You got straight As in your A levels in Music, Maths and Chemistry and then  went to the Royal Northern College of Music (RNCM) where you got a B.Mus (Hons) and Master’s degree and won the RNCM Gold Medal in 2011. Tell me about that.

The focus at RNCM is very much on performance but it’s not the same as doing a music degree at university.  It was great as Murray McLachlan taught me at Chetham’s and also at RNCM. Then I had Professor Dina Parakhina for my Master’s degree.

Is there any particular type of music you like playing?

All kinds of mainstream western classical music. I like to play all of the composers. It is the foundation of many things. I also like to play 20th century pieces like the Kapustin Etudes I played at Asia House. I generally perform as a solo pianist as I have not really found a regular group to play with but I have done a lot of accompanying and chamber music in Manchester. I’m now studying an Artist Diploma at the Guildhall School or Music and Drama.

Coming to London has made quite a difference and I am learning new stuff. The Guildhall has people from all over the world but I have not met anyone from India yet. I think quite a lot of British Asians are going into classical music nowadays however.

Are there many emerging pianists in India like you?

There are a lot of talented pianists in India. It’s just the opportunity is missing – there is a lack of people to guide them.  There are no dedicated music schools, no Guildhall equivalent – though we do have weekend and evening classes.  There are some efforts trying to form a music college but nothing has happened so far. If you are a professional playing western classical music you can’t really survive in India.  I grew up with it and it was always in the home as my Dad taught music. There are different teachers in India who can train you to a good level but for someone to make a career out of western classical music, the training required is not there. You have to go abroad. The expenses of studying music are another hurdle. My parents could not afford to send me to the UK so, if I had not had this opportunity, it would not have been possible.  I would like to see more western orchestras going to India to perform. There is a growing interest in the music in cities like Mumbai, Delhi and Kolkata, but the more exposure the better. Then again, the costs of bringing such orchestras are so high the tickets will be to expensive for the masses. Not in the near future, but later in life, I would like to contribute towards musical education in India. There are a few established musicians who do go back to India to conduct workshops like Patricia Rozario OBE (a Bombay-born British soprano.)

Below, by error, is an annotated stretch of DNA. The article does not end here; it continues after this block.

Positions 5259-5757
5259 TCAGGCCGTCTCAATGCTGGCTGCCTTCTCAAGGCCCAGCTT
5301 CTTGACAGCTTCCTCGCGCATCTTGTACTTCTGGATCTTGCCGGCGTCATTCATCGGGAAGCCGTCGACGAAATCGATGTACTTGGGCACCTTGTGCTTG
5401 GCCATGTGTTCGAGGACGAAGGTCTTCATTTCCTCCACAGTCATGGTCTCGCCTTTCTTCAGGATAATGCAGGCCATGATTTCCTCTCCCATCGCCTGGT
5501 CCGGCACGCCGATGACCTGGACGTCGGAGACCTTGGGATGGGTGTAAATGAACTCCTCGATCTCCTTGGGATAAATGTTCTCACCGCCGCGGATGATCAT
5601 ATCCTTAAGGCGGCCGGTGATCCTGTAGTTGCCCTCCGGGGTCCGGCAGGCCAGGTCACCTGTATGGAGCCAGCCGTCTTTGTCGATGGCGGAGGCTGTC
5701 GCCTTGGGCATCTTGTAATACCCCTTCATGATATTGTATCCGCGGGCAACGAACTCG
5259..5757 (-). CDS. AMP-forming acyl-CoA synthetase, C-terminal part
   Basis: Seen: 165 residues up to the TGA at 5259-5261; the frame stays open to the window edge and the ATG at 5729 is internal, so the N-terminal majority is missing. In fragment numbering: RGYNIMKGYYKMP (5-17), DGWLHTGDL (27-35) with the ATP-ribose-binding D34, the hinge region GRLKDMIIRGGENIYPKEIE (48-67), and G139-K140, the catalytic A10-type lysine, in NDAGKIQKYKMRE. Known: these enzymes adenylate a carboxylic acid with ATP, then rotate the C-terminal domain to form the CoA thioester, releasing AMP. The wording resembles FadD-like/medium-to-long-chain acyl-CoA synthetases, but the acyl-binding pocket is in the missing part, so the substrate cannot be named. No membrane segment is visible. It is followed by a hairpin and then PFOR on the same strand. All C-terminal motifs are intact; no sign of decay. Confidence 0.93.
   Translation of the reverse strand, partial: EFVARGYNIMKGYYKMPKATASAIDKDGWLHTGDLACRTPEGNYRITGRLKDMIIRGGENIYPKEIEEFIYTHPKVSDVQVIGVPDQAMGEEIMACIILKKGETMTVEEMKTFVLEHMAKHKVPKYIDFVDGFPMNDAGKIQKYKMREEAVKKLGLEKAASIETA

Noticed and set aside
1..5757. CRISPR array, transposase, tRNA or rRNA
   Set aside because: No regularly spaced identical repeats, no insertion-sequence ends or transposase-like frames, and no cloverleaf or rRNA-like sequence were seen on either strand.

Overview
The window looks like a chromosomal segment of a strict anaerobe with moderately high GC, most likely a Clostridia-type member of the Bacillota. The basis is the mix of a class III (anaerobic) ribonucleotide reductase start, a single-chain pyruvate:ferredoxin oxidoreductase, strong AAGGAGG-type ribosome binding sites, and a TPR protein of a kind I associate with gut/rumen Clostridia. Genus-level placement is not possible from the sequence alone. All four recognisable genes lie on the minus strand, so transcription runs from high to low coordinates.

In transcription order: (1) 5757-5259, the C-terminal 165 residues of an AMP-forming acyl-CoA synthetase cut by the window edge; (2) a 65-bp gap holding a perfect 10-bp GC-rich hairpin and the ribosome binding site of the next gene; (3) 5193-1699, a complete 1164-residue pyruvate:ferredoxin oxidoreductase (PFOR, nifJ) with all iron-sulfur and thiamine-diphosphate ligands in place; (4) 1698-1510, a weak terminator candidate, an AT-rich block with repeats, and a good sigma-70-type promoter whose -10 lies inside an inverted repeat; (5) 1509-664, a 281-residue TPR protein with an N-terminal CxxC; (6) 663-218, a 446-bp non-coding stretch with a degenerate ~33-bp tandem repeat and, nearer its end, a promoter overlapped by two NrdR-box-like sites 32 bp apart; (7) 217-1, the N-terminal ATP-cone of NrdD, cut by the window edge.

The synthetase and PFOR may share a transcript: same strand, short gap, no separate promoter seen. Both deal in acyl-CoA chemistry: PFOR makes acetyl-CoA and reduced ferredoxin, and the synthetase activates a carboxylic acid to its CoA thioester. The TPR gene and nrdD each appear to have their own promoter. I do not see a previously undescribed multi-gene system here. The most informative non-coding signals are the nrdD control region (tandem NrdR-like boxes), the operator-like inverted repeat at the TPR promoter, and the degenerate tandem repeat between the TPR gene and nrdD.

There used to be one piano song in all the old Bollywood movies so they got their moment of glory, but now they don’t have it. The NCPA is the only purpose-built venue for western classical music.

Any pianist you really admire?

Yes there is an Argentine pianist Martha Argerich. I have listened to her CDs and she has a very exciting interpretation and at the same time is interesting musically.

How often do you rehearse the piano?

For five to six hours a day.

Are you famous in India yet?

No, just the people in my home town know me. I played at the NCPA in Mumbai in 2013 and there was a good turnout.

What are your future plans?

I would like to do my own CD in the future and my ambition is to play at the Royal Albert Hall in London. But the musical scene is very competitive.

It’s very hard when you come out of university to go into directly what you want to do so it will definitely take some time to figure out what’s best for me but I would like to be a freelance pianist as a career and perform on the stage.

I like being in England. I do miss Kerala – I go back once a year. I miss the food and things. I stay in touch with my family and friends through Skype.

What has been your most memorable performance to date?

Playing at Buckingham Palace in 2010 at a fundraising event for Chetham’s School where I met Prince Edward.

What is the secret to being a successful professional pianist?

The secret is to always be excited about what you are doing. There will be a lot of moments when you are studying, that things do not go so well and it’s quite frustrating, but you just need to keep going, focus on music and your love of it and don’t be put off.


To find out more about the Music Futures Festival and what it is all about, read our interview with Canan Muxton, the founder of Talent Unlimited, who we co-organised it with Asia House here.

To book tickets for the Music Futures Festival click here.

Don’t miss the chance to meet the renowned Japanese dancer and filmmaker Kaori Ito at Asia House on Monday, 26 January following her performances of Plexus at Sadler’s Wells Theatre on 22 and 23 January. She will be in conversation with Pamela Kember. To book and for more information click here.